Victoria Chapter

Key learnings from conducting In Situ Testing

Professor Paul Mayne, Georgia Institute of Technology

Please click here for details of the Field Demonstration entitled “Cone Penetration Testing (CPT) and Seismic Dilatometer Testing (SDMT) Field Demonstration”, presented by Nick Ramsey, which will be held earlier in the day from 1.30pm at Tarver Street, Port Melbourne.

Abstract

Soil behavior is complex and thus requires quantification by a reasonably good number of varied engineering parameters for analysis and design. While laboratory testing is a direct means to quantification of soil behavior, it is expensive, time-consuming, and fraught with issues of sample disturbance and difficulties in capturing high quality and representative specimens, especially silts, sands, and mixed soils. Consequently, in-situ testing has become more popular due to better coverage and higher expediency. In particular, the seismic piezocone test (SCPTu) is particularly well-suited to being an efficient and economical tool for routine site characterization because up to five independent readings are obtained with depth by a single sounding: qt, fs, u2, t50, and Vs. An overview on using these separate measurements for evaluating soil engineering parameters is given, including: unit weight, soil type, relative density of sands, effective stress peak friction angle, undrained shear strength, effective yield stress, stiffness, and permeability. In addition, the results may be used in direct CPT approaches for evaluation the load-displacement-capacity of shallow and deep foundations, as well as seismic concerns related to soil liquefaction potential.

About Professor Paul MaynePaul Mayne

Georgia Institute of Technology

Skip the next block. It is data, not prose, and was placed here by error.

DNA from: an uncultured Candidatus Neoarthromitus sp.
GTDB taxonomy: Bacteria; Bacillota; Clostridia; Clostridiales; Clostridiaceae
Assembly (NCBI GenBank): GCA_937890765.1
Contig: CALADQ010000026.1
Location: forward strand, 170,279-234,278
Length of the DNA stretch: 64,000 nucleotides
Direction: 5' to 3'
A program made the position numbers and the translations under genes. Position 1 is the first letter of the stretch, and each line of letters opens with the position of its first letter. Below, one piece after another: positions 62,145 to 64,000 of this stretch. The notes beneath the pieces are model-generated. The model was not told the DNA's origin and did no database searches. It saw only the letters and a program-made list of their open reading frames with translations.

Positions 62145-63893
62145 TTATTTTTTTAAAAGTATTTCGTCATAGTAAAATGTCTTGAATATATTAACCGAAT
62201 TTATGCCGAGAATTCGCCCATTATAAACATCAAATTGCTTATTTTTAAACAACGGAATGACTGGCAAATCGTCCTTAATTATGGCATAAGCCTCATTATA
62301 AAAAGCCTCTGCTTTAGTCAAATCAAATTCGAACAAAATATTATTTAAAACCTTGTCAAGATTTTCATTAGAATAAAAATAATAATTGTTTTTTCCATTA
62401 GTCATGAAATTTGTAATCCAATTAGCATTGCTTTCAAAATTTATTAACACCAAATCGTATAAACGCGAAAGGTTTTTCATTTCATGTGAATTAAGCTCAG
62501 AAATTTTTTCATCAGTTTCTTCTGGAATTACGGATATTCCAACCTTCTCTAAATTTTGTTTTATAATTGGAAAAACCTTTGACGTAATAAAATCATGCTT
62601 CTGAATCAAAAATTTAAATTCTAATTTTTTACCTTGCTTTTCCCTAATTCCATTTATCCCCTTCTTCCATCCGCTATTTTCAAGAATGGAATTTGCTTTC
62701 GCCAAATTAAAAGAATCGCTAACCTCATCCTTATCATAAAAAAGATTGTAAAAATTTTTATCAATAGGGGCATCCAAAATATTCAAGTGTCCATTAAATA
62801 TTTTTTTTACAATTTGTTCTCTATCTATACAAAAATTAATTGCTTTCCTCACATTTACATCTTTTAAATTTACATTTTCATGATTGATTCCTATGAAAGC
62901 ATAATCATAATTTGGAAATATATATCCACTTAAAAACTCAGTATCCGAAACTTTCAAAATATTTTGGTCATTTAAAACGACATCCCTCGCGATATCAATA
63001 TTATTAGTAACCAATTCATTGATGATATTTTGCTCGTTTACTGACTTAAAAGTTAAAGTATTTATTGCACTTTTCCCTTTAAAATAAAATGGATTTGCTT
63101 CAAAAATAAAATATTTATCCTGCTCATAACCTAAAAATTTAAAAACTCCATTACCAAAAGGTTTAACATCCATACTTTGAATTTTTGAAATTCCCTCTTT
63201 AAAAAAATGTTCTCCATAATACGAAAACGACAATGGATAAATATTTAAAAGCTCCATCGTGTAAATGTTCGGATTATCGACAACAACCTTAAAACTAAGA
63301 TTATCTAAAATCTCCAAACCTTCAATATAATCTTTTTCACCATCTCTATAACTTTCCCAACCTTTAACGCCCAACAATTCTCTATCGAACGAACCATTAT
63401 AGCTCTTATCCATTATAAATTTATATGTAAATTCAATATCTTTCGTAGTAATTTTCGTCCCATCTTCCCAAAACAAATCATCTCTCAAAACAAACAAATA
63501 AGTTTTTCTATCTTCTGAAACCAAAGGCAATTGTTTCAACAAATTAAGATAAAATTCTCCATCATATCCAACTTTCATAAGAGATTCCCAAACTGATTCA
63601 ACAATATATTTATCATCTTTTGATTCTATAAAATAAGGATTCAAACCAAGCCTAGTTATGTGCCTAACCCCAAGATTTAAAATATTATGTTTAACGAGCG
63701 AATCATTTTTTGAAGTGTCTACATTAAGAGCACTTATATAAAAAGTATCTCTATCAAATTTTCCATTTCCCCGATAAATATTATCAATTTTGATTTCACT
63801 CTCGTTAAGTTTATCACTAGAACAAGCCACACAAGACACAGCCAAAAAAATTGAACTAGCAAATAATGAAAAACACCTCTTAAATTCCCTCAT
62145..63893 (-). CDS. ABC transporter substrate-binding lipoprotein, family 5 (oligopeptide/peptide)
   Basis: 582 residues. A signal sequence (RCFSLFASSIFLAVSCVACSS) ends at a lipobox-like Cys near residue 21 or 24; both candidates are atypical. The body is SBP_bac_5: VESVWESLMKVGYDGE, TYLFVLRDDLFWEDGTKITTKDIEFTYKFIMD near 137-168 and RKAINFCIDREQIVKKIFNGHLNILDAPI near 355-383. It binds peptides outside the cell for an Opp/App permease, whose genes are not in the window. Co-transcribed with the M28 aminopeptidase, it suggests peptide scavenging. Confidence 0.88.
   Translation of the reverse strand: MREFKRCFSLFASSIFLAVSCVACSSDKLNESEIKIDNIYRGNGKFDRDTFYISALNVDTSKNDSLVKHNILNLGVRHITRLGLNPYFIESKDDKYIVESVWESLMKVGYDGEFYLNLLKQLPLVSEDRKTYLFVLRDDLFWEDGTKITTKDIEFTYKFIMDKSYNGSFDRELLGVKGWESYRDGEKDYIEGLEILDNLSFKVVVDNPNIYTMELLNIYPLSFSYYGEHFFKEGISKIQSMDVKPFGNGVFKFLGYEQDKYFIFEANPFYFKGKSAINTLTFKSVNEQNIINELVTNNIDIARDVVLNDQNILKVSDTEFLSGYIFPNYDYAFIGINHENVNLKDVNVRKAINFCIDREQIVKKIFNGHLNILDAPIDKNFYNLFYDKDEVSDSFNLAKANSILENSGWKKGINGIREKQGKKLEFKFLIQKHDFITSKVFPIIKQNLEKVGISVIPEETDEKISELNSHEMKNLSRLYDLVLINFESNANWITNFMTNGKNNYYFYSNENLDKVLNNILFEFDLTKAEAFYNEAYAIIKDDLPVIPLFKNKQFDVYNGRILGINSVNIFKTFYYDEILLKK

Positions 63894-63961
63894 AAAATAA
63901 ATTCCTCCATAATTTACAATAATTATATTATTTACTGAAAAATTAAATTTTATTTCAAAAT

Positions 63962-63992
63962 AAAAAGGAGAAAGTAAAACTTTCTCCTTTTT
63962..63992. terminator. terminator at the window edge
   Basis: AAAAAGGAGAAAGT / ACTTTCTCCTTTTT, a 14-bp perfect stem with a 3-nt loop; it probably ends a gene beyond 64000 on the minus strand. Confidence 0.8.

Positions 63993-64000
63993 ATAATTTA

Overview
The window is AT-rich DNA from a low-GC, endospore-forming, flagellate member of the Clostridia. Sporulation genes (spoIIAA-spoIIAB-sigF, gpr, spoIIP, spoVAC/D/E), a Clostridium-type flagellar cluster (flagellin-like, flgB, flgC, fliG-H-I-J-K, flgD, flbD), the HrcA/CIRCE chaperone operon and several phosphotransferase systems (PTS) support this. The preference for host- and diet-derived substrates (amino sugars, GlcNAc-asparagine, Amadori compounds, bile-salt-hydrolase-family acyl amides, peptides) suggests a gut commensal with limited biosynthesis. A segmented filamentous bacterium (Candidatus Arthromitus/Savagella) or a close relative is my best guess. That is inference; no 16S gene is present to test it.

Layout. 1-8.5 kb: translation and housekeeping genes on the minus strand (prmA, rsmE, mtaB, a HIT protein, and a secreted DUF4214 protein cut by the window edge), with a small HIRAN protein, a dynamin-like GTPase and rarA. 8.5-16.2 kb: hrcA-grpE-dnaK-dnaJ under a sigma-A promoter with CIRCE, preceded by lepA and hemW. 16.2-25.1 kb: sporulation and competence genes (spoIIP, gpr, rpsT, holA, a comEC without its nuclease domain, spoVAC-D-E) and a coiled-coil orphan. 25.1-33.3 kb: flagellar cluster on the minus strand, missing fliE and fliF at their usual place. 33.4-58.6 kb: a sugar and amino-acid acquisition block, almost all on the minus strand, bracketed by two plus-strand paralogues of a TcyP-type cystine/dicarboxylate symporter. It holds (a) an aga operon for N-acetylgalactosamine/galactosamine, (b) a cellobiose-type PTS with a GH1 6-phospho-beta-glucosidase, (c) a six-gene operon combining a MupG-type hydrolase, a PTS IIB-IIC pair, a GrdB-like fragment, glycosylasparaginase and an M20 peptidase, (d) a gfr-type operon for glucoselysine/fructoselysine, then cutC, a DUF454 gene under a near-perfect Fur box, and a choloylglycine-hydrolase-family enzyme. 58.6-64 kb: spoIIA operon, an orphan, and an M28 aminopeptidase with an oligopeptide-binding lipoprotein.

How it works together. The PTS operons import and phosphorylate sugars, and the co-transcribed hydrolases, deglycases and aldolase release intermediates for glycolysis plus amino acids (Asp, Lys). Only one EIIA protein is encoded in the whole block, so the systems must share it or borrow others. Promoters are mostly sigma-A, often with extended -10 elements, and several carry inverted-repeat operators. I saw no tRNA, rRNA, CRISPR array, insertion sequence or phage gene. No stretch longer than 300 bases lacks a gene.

Paul has 39 years invested in geotechnical engineering, starting with a BS’74 (1976) and ME (1977) and 11 years consulting experience working in the Washington DC area where he worked on 422 projects. Some notable projects include the Thomas Jefferson Accelerator in Newport News VA, the Enon-Varina bridge in Richmond VA, and the Smithsonian Museum Support Center in Suitland MD that is featured in the latest Dan Brown novel “Lost Symbol”. Paul took doctoral studies at Cornell University and rec’d a PhD in 1991 and has since been a faculty member in CEE at Georgia Institute of Technology. There, he was team leader for Geosystems Engineering from 2000 to 2006 and then again starting in 2014.

Research interests are in site characterization, in-situ testing, and foundation systems. Specifically, he has written and/or co-authored several technical manuals on the subject of field site investigation, including the: EPRI Soil Properties Manual (1990); NHI Subsurface Investigation Manual (2002), FHWA GEC 5 on Evaluation of Soil & Rock Properties (2002); NCHRP Synthesis 368 on Cone Penetration Testing (2007); GeoEngineering Design Using the CPT (2009), with a total contribution of 280 papers.

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